Gov. Patrick Hails $250 Million Impact Of Bay State Lobster Fishery
Saturday, October 12, 2013
If all that you fear are falling, the dark, speaking before Rotary, and “some assembly required,” tomorrow should be yours to celebrate. Just don’t forget the nutcrackers, melted butter and lobster bib. After all, some disassembly is required.
At the peak of lobster season in the Commonwealth, Governor Deval Patrick has signed a proclamation establishing Saturday as “Massachusetts Lobster Day.” The state Department of Fish and Game and its Division of Marine Fisheries are encouraging residents to observe it by enjoying local lobsters from their favorite fish markets and restaurants.
“Fishing for lobster is a traditional and economically valuable commercial activity in cities and towns all along the Massachusetts coast," states DFG Commissioner Mary Griffin. “This is a great time of year to get an excellent quality lobster at a good price and we encourage people to enjoy Massachusetts-caught lobster now and throughout the year."
Backbone of Mass. economy for generations
The Bay State lobster industry is diligent in its effort to conserve the lobster population, according to the Governor’s Office. Harvesting is regulated by strict controls on licenses and traps fished, as well as biological measures to protect and conserve lobster populations, such as minimum and maximum legal sizes, and the mark and release of reproductive females.
Mass. lobstermen are also at the forefront of efforts to protect marine mammals. Ours is the first and only state to require lobstermen to fish exclusively by "sinking" lines between traps in state waters, minimizing the risk of trapping whales and other marine mammals.
“Our lobstermen and fishermen have been the backbone of the Massachusetts economy for generations,” states Senate President Therese Murray. “I encourage residents in Massachusetts to enjoy locally-caught lobster on October 12 and to continue supporting our fishing industry throughout the year.”
"I would like to thank the Patrick Administration for their continued support of the Commonwealth's lobster industry," states Bill Adler, executive director of the Mass. Lobstermen's Association. "Lobster is a perfect meal for every special occasion, especially during the holiday season. Besides having a delicious and healthy dinner experience, you will also be supporting our Massachusetts lobstermen."
Did you know?
Here are key facts about the Bay State’s lobster fishery:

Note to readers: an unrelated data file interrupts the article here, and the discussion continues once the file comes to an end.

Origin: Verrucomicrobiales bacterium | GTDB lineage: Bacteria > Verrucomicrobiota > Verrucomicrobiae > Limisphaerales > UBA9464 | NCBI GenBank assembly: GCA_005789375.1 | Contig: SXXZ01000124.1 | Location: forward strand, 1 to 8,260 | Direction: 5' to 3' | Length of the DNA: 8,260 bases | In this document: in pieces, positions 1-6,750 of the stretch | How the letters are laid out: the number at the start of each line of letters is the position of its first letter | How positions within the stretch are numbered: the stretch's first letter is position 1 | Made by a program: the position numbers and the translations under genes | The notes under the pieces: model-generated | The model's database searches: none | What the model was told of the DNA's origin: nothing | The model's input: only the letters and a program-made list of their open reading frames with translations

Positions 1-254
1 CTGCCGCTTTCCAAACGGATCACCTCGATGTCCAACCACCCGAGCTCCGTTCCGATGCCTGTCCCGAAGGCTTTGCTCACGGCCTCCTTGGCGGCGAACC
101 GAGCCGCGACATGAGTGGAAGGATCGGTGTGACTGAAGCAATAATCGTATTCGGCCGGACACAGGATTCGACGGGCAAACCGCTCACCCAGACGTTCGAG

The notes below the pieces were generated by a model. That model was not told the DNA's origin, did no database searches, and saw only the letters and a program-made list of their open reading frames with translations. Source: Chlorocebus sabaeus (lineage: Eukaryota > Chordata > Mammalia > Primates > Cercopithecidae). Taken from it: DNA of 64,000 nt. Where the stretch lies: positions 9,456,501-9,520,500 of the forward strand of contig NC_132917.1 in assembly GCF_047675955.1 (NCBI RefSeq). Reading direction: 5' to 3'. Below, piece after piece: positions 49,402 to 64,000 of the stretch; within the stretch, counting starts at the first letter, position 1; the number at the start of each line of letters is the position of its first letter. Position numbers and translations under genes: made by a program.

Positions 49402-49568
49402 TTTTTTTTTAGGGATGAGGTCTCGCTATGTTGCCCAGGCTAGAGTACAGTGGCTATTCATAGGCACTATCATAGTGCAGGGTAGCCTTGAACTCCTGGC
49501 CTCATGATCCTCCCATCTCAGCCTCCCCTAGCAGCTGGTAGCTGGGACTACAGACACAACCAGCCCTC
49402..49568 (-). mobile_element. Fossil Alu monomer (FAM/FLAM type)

- In 2012, commercial fishermen landed more than 14 million pounds of lobster, generating a gross income of more than $53 million
- The commercial lobster fishery is the second most valuable fishery in Mass., after the sea-scallop fishery, and the most valuable fishery conducted in state waters
- Mass. has the second most valuable American lobster fishery in the nation
- Our state’s lobster fishery generates about $250 million for the local economy by doing business with marine suppliers, bait dealers, lobster dealers, seafood processors, restaurants, retail outlets, supply manufacturers, fuel sales, boat and engine builders, banks and insurance companies
- In 2013, Mass. has issued more than 1,400 commercial lobster permits to fishermen plus more than 9,000 recreational lobster permits
- A total of 52 Mass. ports have fisherman who use commercial lobster traps
- The Mass. lobster-trap fishery is conducted by individual, small, owner-operated enterprises
- This year, Governor Patrick authorized the sale of frozen shell-on lobster tails inside Mass.
How to cook a lobster
Lobster is delicious and easy to prepare, according to eHow. The tail contains succulent meat and the roe of female lobsters has a rich flavor. While there are many ways to cook a lobster, steaming may be the best. That’s because it’s quick and simple, with no flavor loss. Steaming is best for live lobsters and lobster tails.
For a delightful take on how to cook a lobster, check out this 1979 essay by the late Bertha Nunan. It was posted in recent years on the Yankee Magazine site.
As you get ready to dine on your cooked crustacean, keep in mind that the American version of these biramous-limbed anthropods makes for a low-fat, low-calorie, low-cholesterol and high-protein meal. Lobsters are also high in omega-3 fatty acids, potassium, magnesium, calcium, phosphorus, zinc, and Vitamins B12, B6, B3 (niacin), B2 (riboflavin) and A.
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